Technology is reshaping all aspects of our lives. Once a week, in The Future of series, we take a look at innovations in important areas, from agriculture to transportation, and what they will mean in the years and decades to come.
With time running out and the chance of a crucial victory in sight, Australian rugby star Johnathan Thurston lined up for a potentially winning kick. What was going through his head? Nerves? Did he replay past successes, or dwell on mistakes and become anxious?
No. He was as cool as a cucumber for the whole country to see, as his biometrics – his real-time beating heart rate, maximum, and average – were streamed live with the game. In fact, his pulse went down from previous peaks, a triumph of training on the nerves.
This isn’t a futuristic take on the sport’s destination: the game took place in Queensland in 2017, courtesy of wearable tech company Catapult Sports – and that’s just a clue to the future of the game. sport.
Today: what happens when biometrics and athletes meet?
Watch a regular sporting event on TV, whether it’s America’s hobby or a grudge match, and you might not realize how much technology has already changed the game. Sure, data reinvented baseball years ago thanks to sabermetry, but that was actually just the front page of the spreadsheet. The stats were different, but the players and coaches hadn’t changed at all. And a new generation of companies is aiming to tackle this.
“We’re trying to solve the puzzle of human performance,” Tal Brown explained during a recent panel on the intersection of technology and sport. Brown is CEO of Zone7, which makes a data-driven AI system that studies the performance of elite athletes in order to transform the role of the coach by offering insights that just wasn’t possible when Barry Bonds fought. How hard was he working? Was he at his peak or on the way out?
“We are trying to solve the puzzle of human performance.”
“Twenty years ago, trainers had no way of knowing what the sweet spot was,” says John Coulson, Director of Partnerships for Catapult. Today, the portable sensor made by his company – which fits into a vest and sits well between the shoulder blades – measures 1,000 data points per second. Combined with sleep data, biometrics from wearable devices like smartwatches, GPS data and inertial sensors, and more, can tell a modern trainer the specific exertion level of anyone at any given time.
Transmit it in real time to the sidelines and a coach can see the actual demand of a given athlete. Patrick Mahomes ready for a taste of QB? Today, there is no need to guess. Real-time data can also be useful for risk assessment. In baseball, injuries can sideline a player and reshape a team’s playoff hopes. According to a recent analysis of the 2019 season, Zone7’s AI could have detected 45 key pitching injuries in advance, or 70% of them. Sabermetrics? These are saber-toothed tiger metrics.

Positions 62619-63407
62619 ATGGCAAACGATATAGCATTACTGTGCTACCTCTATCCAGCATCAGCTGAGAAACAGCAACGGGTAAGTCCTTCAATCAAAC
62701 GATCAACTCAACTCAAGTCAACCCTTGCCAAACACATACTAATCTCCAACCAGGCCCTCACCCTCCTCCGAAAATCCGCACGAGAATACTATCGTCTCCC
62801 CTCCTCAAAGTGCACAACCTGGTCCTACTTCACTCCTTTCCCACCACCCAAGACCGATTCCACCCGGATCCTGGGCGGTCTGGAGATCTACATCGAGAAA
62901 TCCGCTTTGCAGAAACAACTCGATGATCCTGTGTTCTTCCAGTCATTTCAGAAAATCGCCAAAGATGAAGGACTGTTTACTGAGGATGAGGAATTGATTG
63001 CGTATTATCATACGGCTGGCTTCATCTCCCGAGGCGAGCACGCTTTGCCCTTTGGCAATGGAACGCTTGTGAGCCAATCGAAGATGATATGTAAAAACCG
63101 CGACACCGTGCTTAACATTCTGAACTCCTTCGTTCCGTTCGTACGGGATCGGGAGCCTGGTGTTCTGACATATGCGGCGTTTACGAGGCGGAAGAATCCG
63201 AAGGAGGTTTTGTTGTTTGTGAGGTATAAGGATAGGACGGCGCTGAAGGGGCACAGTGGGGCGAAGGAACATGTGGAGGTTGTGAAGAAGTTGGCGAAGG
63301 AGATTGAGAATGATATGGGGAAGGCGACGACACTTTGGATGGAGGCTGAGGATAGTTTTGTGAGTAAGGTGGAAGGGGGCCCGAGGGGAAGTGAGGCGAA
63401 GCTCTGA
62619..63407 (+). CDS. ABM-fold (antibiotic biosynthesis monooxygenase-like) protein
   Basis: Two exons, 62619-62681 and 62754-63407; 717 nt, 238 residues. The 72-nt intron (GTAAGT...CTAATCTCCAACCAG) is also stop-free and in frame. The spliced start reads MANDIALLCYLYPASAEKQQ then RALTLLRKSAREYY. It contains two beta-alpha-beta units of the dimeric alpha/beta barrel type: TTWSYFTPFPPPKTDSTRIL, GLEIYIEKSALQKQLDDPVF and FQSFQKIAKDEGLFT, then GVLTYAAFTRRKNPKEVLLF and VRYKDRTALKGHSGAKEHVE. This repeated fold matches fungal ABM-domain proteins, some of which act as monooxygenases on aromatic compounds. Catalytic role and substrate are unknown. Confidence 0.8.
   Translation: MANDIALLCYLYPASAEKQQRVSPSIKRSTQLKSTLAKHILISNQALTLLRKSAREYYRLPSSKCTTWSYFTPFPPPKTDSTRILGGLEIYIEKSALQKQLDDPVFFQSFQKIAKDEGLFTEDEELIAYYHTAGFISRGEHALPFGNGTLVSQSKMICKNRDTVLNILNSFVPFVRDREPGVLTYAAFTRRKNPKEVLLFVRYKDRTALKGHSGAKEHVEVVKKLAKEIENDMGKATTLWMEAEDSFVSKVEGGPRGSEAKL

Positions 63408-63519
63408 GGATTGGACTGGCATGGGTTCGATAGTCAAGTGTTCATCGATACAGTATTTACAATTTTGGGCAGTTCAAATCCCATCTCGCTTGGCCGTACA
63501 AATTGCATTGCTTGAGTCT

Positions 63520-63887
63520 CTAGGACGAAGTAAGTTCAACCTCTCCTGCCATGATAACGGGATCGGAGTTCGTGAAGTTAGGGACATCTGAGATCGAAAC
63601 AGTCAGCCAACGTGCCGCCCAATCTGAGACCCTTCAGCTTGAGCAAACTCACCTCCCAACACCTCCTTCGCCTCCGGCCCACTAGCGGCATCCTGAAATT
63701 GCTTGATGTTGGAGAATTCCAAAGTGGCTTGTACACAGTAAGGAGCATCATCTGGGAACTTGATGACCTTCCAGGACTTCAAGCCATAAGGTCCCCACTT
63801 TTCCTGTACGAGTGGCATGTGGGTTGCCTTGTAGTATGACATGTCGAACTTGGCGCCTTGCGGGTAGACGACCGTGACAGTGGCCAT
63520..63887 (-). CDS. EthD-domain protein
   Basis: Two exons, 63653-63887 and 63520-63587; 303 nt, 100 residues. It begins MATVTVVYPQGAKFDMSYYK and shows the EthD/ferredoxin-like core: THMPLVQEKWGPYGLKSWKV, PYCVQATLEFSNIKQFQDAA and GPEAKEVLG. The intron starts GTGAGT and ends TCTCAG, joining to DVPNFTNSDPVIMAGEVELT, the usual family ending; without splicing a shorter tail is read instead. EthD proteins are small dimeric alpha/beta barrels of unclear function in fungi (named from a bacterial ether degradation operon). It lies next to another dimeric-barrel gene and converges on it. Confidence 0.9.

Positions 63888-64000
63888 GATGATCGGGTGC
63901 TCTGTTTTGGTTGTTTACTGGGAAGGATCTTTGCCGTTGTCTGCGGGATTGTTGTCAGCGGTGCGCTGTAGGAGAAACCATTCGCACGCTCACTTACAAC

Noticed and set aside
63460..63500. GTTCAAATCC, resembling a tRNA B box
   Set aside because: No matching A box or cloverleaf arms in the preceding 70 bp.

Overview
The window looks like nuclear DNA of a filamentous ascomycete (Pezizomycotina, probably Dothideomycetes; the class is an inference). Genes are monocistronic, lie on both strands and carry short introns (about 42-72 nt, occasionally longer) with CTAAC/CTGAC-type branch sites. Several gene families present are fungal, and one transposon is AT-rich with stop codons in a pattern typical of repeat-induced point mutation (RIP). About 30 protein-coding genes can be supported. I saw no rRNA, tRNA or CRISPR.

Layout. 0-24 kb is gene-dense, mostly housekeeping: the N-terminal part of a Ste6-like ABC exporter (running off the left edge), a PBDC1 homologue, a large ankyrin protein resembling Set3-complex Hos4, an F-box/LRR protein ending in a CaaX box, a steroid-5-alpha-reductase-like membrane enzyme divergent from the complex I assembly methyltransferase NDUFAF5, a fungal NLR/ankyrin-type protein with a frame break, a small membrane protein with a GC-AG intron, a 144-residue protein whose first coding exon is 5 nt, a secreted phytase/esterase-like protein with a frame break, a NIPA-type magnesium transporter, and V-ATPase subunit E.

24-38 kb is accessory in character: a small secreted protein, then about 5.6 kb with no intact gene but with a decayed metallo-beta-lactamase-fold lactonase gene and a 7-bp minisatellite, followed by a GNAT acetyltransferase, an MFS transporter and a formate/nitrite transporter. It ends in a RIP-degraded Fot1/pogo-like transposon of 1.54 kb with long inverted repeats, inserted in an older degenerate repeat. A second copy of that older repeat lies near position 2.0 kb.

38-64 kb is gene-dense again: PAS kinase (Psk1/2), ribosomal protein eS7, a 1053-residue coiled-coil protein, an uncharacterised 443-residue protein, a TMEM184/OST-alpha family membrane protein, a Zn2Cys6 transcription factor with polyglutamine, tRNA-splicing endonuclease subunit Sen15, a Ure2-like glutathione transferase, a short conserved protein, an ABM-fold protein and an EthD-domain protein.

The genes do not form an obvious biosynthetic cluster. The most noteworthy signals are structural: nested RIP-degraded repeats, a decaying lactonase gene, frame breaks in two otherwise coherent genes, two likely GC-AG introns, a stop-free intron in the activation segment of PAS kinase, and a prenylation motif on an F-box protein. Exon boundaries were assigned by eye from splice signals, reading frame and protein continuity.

Tomorrow: faster networks will transform coaching
Technology like Zone7 and Catapult is really in its infancy, and the study of biometric data is just beginning. Think of the continual search for real-time blood pressure data or the sudden interest in VO2 max data, a measure of how much oxygen your body consumes during a workout. That said, one of the biggest challenges with real-time analytics is the movement of data.
Faster networking is a crucial aspect, and 5G absolutely can do it. I recently visited a Formula 1 circuit in Barcelona, where the amazing Lewis Hamilton and the AMG Petronas team showed me firsthand how data has transformed the world’s fastest sport. An F1 car is covered with an incredible array of sensors – even the tires have them – allowing a pit crew to extract 2TB of data from a car in a single race weekend. The melting point of the tires is measured by integrated sensors. The runway burn is analyzed and recorded by thermal cameras under the front cone. And with 5G, that data is sent to contextual data warehouses for instant analysis. Replace “athlete” with “car” and you will see the future of sport.
“More and more we see the element of calculation and the human element coming together,” Tom Fitzpatrick told me with the Mercedes-AMG Petronas Formula 1 team.
Replace “athlete” with “car” and you will see the future of sport.
With 5G coverage of arenas and stadiums, coaches of tomorrow will be able to make real-time calls on individual matches based on The data, not just instinct. Which players are available, what strength does the opposing team need to attack, and who has the specific strengths needed to attack them? Real-time biometric data will also transform the fan experience. Imagine a feed on your smartphone showing the overall strength left in your fancy list. Will my team be able to hollow it out, given the reserves they have in the tank? How fast did Megan Rapinoe run, how high did Kevin Durant just jump? What metrics can we bet on in the years to come?
The data will shape our understanding of how far an athlete can go and what their career looks like. In the past, it was easy for a talent scout to dismiss someone as “injury prone”. A thorough analysis of biometric data will reveal truths, rather than gut feelings. And it will help extend the career – something every fan can appreciate.